22
Jun

Burmese parliamentarian and Nobel laureate Aung San Suu Kyi capped off her world tour with a historic address in the U.K. Parliament. But for all the accolades she has received abroad, she knows how much more of a struggle there is at home.

By Hannah Beech

Aung San Suu Kyi addresses a joint session of U.K. Parliament inside Westminster Hall in London on June 21, 2012.

She has charmed the world. In London, on June 21, Burmese democracy icon Aung San Suu Kyi melted one of the toughest audiences of all, drawing applause from journalists gathered at 10 Downing Street for her press conference with British Prime Minister David Cameron. Later she addressed a joint session of the Houses of Parliament, making her one of only four foreign dignitaries to be given this privilege since World War II and only the second woman to do so (Queen Elizabeth II was the other). Such a welcome might have induced euphoria, but Suu Kyi used her platform to warn against assuming that her freedom to travel signaled an end to Burma’s problems. “So many hills remain to be climbed, chasms to be bridged, obstacles to be reached,” she said.

The historic speech capped a week of high-profile globetrotting by Suu Kyi, who until May had not left Burma for 24 years, spending most of the intervening time under house arrest at the behest of the country’s ruling junta. After traveling to Thailand in May to attend an economic conference and meet with Burmese refugees and migrants, Suu Kyi visited Oslo to pick up the Nobel Peace Prize she was unable to collect when it was awarded to her 21 years ago. In Ireland, she hobnobbed with socially conscious rock star Bono, who looked gleeful just to share a stage with such an adored activist. On June 19, in London, Suu Kyi met with fellow Nobel Peace laureate, the Dalai Lama, who is one of the few other untainted exemplars of nonviolent resistance in our times. Described as a private meeting, the confab between the two famous Buddhists was a summit of dazzling smiles that left millions across the globe enchanted.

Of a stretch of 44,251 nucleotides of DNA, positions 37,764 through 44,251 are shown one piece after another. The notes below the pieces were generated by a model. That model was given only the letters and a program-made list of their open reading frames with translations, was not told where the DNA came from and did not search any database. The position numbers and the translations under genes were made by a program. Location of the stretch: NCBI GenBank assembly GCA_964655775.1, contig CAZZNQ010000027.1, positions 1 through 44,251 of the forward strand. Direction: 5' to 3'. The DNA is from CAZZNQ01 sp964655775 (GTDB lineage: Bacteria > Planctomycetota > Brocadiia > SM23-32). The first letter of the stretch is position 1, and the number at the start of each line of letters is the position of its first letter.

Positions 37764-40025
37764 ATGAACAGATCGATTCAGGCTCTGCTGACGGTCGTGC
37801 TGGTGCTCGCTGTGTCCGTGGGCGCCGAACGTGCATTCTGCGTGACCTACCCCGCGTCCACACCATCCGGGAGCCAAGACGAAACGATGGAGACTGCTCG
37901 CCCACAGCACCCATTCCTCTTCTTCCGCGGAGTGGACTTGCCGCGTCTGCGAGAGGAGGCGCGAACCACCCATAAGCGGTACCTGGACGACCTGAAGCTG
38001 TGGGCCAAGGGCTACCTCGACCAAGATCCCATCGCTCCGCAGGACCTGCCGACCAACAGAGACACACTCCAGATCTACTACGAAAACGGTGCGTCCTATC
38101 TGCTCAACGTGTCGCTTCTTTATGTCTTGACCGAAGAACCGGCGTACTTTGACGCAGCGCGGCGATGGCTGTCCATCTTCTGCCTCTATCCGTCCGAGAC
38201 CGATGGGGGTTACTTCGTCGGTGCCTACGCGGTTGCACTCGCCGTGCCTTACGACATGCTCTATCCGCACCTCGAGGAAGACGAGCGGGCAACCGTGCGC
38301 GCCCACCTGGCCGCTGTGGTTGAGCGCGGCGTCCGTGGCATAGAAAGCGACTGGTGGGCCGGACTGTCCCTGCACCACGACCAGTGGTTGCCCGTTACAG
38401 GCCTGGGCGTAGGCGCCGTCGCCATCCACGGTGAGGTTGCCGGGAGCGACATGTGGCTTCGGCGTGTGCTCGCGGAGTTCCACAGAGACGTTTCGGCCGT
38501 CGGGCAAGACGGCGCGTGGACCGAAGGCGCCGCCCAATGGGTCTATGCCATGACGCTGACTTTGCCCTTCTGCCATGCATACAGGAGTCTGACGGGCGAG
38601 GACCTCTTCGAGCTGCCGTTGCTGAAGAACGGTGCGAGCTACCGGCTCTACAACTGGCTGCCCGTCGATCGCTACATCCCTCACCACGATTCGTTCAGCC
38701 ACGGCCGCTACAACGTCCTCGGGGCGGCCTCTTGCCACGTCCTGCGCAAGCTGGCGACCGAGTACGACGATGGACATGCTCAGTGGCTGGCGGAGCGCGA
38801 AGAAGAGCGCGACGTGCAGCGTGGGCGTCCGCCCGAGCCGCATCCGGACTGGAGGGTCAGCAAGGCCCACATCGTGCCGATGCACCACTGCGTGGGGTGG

The next day, which happened to be her 67th birthday, Suu Kyi visited Oxford, where she was granted an honorary degree. The trip was bittersweet: Suu Kyi was revisiting the place where she had lived with her British academic husband and their two children before she embarked on her unexpected career as a Burmese democratic hero. It was only upon returning to Burma to care for her sick mother in 1988 that Suu Kyi, the daughter of independence hero Aung San, was suddenly thrust into politics and cast in a new role as the voice for one of the world’s most oppressed populaces. When her husband was dying of cancer in 1999, he was rejected for a visa to visit her in Burma, where she was between spells of house arrest. Suu Kyi dared not leave Burma for fear that the military regime would not allow her back home. She missed much of her sons’ childhoods and has told me on two occasions that they paid a “sacrifice” for their mother’s political activism. Read more…

Hannah Beech is TIME’s East Asia Correspondent and China Bureau Chief.

As publilshed in www.time.com on June 21, 2012.

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